In fact, rather than having a head referee in the middle of the pitch and two assistant referees or linesmen on the touchlines, futsal has two head referees who run along the touchlines during the match.
These two refs will usually take one half of the field each and both hold as much authority as each other.
This can lead to some situations where both refs blow their whistles at the same time to give the same decision but there will often be plenty of communication between the officials if they ever disagree on a decision.
The only other official in the game is actually the timekeeper. This is a surprisingly important role (usually performed by a volunteer from either team at the amateur level) because the clock must be stopped whenever the ball goes out of play.
One of the reasons futsal is so popular in the modern-day is because it is so much more fast-paced than a regular game of soccer. This is mainly achieved through the 5-second-rule that applies in all competitive futsal matches.
Basically, whenever the ball goes out of play for a goal kick, kick-in (alternative to throw-in), corner, etc, the nearest referee will count five seconds out loud, in which time the ball must be back in play.
If a team fails to restart the game during these five seconds, the set piece will be turned over to the other team.
This is arguably one of the best differences between futsal and soccer because it keeps the game moving constantly and makes for a great spectacle for the crowd.
Similarly, because the clock is stopped every time the ball goes out of play, there is significantly less time-wasting at the highest levels of the game than you’d expect in professional soccer.
In fact, futsal players tend to have great sportsmanship and won’t bother wasting time at any point.
One other thing to note about the gameplay in futsal is that it requires players to have a completely different skillset to soccer.
In futsal, for example, close ball control and skillful maneuvers are much more important because of the compactness of the court.
For this reason, you’ll often see professional futsal players busting out some pretty fancy skills during a match, whereas you’ll see that sort of thing far less often in soccer.
Which is Better, Soccer or Futsal?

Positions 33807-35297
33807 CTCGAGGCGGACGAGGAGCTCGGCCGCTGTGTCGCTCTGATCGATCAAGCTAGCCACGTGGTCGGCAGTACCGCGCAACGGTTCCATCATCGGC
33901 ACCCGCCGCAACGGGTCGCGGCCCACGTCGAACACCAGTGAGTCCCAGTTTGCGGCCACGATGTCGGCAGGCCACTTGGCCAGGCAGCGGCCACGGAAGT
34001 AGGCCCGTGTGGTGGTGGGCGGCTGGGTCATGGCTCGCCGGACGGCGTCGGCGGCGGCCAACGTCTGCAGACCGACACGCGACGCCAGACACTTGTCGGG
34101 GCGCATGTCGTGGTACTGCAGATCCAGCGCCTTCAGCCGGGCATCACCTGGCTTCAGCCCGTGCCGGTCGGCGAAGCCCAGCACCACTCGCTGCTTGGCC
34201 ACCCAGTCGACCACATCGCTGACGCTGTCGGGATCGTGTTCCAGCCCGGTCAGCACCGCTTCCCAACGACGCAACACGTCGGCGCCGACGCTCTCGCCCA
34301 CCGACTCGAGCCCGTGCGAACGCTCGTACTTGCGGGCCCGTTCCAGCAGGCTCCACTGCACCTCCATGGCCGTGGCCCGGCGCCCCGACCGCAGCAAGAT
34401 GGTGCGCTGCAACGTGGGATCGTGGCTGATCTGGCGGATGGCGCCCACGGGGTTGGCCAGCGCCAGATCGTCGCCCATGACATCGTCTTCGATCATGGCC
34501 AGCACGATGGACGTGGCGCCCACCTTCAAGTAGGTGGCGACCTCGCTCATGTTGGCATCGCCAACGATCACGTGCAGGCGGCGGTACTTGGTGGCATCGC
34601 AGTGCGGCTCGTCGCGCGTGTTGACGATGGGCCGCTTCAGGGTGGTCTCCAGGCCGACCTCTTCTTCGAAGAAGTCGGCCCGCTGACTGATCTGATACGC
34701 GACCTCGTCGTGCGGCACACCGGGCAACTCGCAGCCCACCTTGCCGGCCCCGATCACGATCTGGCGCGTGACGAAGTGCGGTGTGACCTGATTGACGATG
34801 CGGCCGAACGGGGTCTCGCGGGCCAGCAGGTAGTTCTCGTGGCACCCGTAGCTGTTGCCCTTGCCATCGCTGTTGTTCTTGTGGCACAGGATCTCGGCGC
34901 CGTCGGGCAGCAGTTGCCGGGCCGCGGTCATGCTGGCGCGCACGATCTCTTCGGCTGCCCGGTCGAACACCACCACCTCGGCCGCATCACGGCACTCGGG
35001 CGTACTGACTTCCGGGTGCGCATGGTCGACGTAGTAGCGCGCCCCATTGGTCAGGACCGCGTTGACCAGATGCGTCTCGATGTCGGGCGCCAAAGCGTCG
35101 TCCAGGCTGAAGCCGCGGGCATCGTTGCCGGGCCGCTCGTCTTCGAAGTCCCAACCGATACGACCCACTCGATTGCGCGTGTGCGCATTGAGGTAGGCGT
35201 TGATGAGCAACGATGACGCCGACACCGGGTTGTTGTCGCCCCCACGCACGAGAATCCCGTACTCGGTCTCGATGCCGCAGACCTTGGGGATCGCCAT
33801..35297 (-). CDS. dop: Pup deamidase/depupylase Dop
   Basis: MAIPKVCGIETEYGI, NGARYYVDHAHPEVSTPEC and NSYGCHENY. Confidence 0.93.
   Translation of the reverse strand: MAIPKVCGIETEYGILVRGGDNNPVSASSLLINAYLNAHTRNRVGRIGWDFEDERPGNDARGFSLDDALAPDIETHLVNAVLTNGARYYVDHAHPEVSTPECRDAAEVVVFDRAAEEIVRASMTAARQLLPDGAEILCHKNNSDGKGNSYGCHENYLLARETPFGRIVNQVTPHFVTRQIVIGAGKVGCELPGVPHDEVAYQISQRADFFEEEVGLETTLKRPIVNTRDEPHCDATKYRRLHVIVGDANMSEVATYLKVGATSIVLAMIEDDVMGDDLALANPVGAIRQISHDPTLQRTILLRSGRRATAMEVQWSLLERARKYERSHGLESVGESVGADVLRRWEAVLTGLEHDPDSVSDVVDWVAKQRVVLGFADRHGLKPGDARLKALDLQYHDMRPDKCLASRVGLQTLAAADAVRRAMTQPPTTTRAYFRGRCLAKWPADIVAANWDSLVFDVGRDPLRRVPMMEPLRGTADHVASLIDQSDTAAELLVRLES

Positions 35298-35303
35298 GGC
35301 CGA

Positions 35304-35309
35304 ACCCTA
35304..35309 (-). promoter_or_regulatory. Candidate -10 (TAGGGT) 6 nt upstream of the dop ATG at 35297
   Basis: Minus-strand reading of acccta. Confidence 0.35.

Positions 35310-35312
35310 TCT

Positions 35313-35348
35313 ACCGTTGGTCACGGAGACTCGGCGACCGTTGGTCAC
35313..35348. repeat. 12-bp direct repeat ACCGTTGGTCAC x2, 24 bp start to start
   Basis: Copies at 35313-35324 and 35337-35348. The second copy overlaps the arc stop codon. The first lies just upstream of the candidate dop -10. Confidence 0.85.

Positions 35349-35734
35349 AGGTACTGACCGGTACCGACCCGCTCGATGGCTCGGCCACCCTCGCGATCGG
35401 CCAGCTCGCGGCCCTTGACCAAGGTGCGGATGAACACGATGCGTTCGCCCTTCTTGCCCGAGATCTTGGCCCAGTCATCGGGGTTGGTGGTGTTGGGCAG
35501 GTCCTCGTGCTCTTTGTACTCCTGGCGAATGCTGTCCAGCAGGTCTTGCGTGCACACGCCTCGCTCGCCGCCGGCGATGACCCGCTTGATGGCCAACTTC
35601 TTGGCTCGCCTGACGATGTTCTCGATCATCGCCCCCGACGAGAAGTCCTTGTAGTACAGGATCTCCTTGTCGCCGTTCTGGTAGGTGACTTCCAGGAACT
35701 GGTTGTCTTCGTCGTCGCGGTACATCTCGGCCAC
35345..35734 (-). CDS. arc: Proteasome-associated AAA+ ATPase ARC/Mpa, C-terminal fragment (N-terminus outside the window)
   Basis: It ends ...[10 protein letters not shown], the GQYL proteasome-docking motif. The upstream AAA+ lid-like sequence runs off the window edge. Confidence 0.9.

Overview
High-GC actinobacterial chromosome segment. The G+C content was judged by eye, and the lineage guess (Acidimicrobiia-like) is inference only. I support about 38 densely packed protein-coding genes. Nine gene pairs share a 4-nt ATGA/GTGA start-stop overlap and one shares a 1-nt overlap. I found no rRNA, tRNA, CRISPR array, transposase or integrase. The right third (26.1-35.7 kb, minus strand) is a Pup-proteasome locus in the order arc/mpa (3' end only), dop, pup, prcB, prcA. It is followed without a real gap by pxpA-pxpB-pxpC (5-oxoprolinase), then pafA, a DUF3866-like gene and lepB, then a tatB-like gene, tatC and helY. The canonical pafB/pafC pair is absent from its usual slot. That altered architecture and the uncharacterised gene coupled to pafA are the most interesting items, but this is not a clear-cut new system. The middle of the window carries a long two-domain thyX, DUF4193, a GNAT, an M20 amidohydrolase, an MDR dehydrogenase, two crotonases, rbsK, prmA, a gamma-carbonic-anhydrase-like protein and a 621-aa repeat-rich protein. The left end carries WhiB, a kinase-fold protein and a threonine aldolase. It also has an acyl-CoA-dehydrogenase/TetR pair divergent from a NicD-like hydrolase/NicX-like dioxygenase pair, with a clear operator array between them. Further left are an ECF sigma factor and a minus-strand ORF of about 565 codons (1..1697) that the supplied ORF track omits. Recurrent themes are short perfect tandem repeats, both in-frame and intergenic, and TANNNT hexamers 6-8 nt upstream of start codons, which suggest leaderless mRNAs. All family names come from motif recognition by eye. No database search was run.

The answer to this question is, of course, largely a matter of personal opinion, though there are plenty of arguments to be made for both sports.
Soccer is said to be a much more tactical game because there is more space on the field and more players, which results in a great variety in formations and positional play.
In futsal, similar tactics and positions are often employed by every team because there aren’t as many options available to coaches for tactical masterclasses.
However, futsal is undoubtedly a much faster, action-packed sport than soccer and tends to display much better sportsmanship at the professional level.
At the end of the day, soccer and futsal are two completely different sports that center around the same theme of kicking a ball into a goal.
However, because there are so many vast differences between the two, it’s impossible to say which one is better for sure.
The only way for you to really find out the answer is to try both games out for yourself!
How many players are there in futsal?
There are 5 players on the field per team in futsal.
How many minutes is futsal played?
There are 2 halves, of 20 minutes each.
What’s the difference between a futsal ball and a soccer ball?
A fustal ball is smaller. Futsal uses a size 4 ball compared to a size 5 used in soccer. Futsal balls have less bounce and are easier to control. They have the sensation of being heavier, but actually weight less. A futsall ball should weigh 390-490 grams compared to 410-450 grams for a standard soccer ball.
How much does a futsal ball weigh?
A futsall ball should weigh 390-490 grams compared to 410-450 grams for a standard soccer ball.
What is the weight of a futsal ball in pounds?
A futsal ball should weigh 0.86 (13.76 ounces) – 1.08 pounds.